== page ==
Waist circumference and all-cause mortality

January 01, 0001

Waist circumference and all-cause mortality

These US authors examined the association between waist circumference (WC) and mortality among 48,500 men and 56,343 women, 50 years or older, in the Cancer Prevention Study II Nutrition Cohort. A total of 9315 men and 5332 women died between 1997 and the end of follow-up in 2006.

They found: "After adjustment for BMI and other risk factors, very high levels of WC were associated with an approximately 2-fold higher risk of mortality in men and women (among men, RR = 2.02 for WC 120 cm compared with less than 90 cm; among women, RR = 2.36 WC 110 cm compared with less than 75 cm). The WC was positively associated with mortality within all categories of BMI. In men, a 10-cm increase in WC was associated with RRs of 1.16, 1.18, and 1.21 within normal (18.5 to less than 25), overweight (25 to less than 30), and obese (30 or more) BMI categories, respectively. In women, corresponding RRs were 1.25, 1.15, and 1.13."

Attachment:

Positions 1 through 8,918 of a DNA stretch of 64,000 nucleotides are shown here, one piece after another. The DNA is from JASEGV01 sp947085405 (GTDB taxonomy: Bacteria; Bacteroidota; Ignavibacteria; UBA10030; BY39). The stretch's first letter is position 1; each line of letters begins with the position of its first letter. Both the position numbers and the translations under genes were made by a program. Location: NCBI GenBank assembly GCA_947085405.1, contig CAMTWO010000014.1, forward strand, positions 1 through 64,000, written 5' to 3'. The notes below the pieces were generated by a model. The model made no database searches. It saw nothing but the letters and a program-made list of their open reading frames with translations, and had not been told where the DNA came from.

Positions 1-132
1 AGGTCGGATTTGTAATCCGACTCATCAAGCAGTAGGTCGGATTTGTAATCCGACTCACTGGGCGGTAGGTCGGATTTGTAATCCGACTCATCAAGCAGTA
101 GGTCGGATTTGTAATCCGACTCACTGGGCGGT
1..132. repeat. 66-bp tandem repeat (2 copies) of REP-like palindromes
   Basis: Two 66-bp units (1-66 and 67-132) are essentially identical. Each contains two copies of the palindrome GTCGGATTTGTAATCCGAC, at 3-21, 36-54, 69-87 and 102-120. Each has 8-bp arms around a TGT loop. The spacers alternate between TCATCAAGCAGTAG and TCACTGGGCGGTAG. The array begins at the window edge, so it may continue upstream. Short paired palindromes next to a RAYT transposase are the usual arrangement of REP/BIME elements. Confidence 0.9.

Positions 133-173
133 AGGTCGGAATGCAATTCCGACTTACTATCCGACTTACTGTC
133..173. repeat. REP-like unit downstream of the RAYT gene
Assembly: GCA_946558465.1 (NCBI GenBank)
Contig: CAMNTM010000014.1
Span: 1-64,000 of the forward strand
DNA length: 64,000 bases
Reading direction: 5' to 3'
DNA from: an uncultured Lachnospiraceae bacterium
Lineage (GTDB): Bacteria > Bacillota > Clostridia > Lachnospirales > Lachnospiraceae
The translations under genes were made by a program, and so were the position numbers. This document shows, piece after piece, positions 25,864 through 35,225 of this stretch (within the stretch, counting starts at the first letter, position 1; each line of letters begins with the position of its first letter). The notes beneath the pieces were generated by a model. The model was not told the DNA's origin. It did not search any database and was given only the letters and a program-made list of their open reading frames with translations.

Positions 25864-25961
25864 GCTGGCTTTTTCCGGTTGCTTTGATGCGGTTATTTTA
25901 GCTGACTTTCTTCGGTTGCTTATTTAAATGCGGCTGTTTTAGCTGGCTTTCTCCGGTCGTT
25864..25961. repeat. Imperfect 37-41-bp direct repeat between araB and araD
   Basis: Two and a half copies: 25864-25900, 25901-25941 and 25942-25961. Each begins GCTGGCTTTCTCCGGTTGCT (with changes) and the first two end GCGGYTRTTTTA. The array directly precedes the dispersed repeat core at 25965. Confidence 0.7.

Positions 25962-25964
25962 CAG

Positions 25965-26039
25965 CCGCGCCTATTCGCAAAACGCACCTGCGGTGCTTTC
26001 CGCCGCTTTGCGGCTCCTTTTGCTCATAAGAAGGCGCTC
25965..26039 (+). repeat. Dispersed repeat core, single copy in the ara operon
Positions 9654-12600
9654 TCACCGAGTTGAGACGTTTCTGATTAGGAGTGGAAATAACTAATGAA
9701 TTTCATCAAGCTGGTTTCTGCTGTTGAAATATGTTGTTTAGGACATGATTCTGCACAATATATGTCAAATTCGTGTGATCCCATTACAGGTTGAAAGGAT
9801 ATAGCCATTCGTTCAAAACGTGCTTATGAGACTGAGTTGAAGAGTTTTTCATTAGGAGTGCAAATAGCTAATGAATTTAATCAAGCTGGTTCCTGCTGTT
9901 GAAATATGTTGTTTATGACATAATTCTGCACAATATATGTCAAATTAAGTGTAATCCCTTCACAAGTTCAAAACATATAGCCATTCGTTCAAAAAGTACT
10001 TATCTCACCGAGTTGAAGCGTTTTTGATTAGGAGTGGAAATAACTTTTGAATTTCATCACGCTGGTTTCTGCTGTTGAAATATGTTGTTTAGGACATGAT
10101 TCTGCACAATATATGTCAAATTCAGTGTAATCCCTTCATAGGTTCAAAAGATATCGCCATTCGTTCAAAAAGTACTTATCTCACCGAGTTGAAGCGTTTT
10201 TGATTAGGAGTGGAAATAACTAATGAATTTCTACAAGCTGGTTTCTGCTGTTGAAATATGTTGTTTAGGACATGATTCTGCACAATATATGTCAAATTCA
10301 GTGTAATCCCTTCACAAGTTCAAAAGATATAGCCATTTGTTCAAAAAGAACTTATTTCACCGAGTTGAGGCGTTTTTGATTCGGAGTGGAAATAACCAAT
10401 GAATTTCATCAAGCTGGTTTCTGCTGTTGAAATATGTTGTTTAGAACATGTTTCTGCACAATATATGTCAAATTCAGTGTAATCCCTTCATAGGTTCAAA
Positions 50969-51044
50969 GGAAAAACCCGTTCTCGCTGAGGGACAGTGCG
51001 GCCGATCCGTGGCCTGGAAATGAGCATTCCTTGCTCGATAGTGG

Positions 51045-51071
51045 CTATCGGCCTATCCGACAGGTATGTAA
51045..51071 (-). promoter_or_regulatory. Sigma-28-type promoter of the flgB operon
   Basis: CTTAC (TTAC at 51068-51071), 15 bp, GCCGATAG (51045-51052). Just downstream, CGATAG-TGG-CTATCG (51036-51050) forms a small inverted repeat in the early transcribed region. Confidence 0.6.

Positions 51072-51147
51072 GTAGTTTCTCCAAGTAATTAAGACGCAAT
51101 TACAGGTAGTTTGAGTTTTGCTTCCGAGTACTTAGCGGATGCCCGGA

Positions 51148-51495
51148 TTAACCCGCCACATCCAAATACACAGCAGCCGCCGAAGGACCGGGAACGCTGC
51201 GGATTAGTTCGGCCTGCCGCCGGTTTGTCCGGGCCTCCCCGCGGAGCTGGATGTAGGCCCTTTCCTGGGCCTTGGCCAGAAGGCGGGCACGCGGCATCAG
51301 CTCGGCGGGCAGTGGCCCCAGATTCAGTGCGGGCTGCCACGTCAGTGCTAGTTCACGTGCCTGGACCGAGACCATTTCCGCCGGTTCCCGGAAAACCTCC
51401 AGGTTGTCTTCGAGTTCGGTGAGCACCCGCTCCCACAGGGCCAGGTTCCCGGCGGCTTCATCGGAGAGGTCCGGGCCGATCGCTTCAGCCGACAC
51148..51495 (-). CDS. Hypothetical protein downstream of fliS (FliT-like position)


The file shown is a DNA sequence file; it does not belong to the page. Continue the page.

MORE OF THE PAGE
The authors concluded: "These results emphasize the importance of WC as a risk factor for mortality in older adults, regardless of BMI."

The effect is statistically significant, but small.

For the full abstract, click here.

Arch Intern Med 170(15):1293-1301, 9/23 August 2010
© 2010 to the American Medical Association
Waist Circumference and All-Cause Mortality in a Large US Cohort. Eric J. Jacobs, Christina C. Newton, Yiting Wang, et al. Correspondence to Dr. Jacobs: [email protected]

Category: T. Endocrine/Metabolic/Nutritional. Keywords: waist circumference, body mass index, BMI, mortality, cohort study, journal watch.
Synopsis edited by Dr Linda French, Toledo, Ohio. Posted on Global Family Doctor 24 August 2010

Pearls are an independent product of the Cochrane primary care group and are meant for educational use and not to guide clinical care.